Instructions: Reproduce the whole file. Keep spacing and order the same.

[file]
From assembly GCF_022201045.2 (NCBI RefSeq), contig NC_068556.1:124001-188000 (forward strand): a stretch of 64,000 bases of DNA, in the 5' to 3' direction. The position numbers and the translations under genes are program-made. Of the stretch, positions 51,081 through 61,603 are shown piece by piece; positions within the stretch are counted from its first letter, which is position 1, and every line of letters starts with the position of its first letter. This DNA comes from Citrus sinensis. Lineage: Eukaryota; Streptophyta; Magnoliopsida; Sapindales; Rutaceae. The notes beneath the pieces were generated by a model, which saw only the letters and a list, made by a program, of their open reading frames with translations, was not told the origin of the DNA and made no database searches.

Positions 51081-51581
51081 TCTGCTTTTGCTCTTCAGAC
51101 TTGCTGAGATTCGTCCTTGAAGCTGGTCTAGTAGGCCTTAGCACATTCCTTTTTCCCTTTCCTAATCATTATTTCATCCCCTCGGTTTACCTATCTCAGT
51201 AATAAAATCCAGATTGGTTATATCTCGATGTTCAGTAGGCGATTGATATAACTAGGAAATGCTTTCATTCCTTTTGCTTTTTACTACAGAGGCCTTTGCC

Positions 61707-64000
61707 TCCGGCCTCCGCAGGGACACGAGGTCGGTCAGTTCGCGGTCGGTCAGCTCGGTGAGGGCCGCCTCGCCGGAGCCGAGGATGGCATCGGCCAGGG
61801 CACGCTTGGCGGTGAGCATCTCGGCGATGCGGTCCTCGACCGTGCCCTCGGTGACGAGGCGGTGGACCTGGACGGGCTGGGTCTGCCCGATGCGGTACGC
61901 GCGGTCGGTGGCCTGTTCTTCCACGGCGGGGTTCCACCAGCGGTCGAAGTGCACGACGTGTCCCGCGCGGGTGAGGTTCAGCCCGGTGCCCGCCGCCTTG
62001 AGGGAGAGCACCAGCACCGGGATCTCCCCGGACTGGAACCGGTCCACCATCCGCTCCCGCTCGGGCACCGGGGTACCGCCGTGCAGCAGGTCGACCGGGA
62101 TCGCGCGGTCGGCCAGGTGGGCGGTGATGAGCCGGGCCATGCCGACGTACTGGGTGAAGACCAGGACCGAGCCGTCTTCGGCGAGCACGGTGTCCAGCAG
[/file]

From assembly GCF_022201045.2 (NCBI RefSeq), contig NC_068556.1:124001-188000 (forward strand): a stretch of 64,000 bases of DNA, in the 5' to 3' direction. The position numbers and the translations under genes are program-made. Of the stretch, positions 51,081 through 61,603 are shown piece by piece; positions within the stretch are counted from its first letter, which is position 1, and every line of letters starts with the position of its first letter. This DNA comes from Citrus sinensis. Lineage: Eukaryota; Streptophyta; Magnoliopsida; Sapindales; Rutaceae. The notes beneath the pieces were generated by a model, which saw only the letters and a list, made by a program, of their open reading frames with translations, was not told the origin of the DNA and made no database searches.

Positions 51081-51581
51081 TCTGCTTTTGCTCTTCAGAC
51101 TTGCTGAGATTCGTCCTTGAAGCTGGTCTAGTAGGCCTTAGCACATTCCTTTTTCCCTTTCCTAATCATTATTTCATCCCCTCGGTTTACCTATCTCAGT
51201 AATAAAATCCAGATTGGTTATATCTCGATGTTCAGTAGGCGATTGATATAACTAGGAAATGCTTTCATTCCTTTTGCTTTTTACTACAGAGGCCTTTGCC

Positions 61707-64000
61707 TCCGGCCTCCGCAGGGACACGAGGTCGGTCAGTTCGCGGTCGGTCAGCTCGGTGAGGGCCGCCTCGCCGGAGCCGAGGATGGCATCGGCCAGGG
61801 CACGCTTGGCGGTGAGCATCTCGGCGATGCGGTCCTCGACCGTGCCCTCGGTGACGAGGCGGTGGACCTGGACGGGCTGGGTCTGCCCGATGCGGTACGC
61901 GCGGTCGGTGGCCTGTTCTTCCACGGCGGGGTTCCACCAGCGGTCGAAGTGCACGACGTGTCCCGCGCGGGTGAGGTTCAGCCCGGTGCCCGCCGCCTTG
62001 AGGGAGAGCACCAGCACCGGGATCTCCCCGGACTGGAACCGGTCCACCATCCGCTCCCGCTCGGGCACCGGGGTACCGCCGTGCAGCAGGTCGACCGGGA
62101 TCGCGCGGTCGGCCAGGTGGGCGGTGATGAGCCGGGCCATGCCGACGTACTGGGTGAAGACCAGGACCGAGCCGTCTTCGGCGAGCACGGTGTCCAGCAG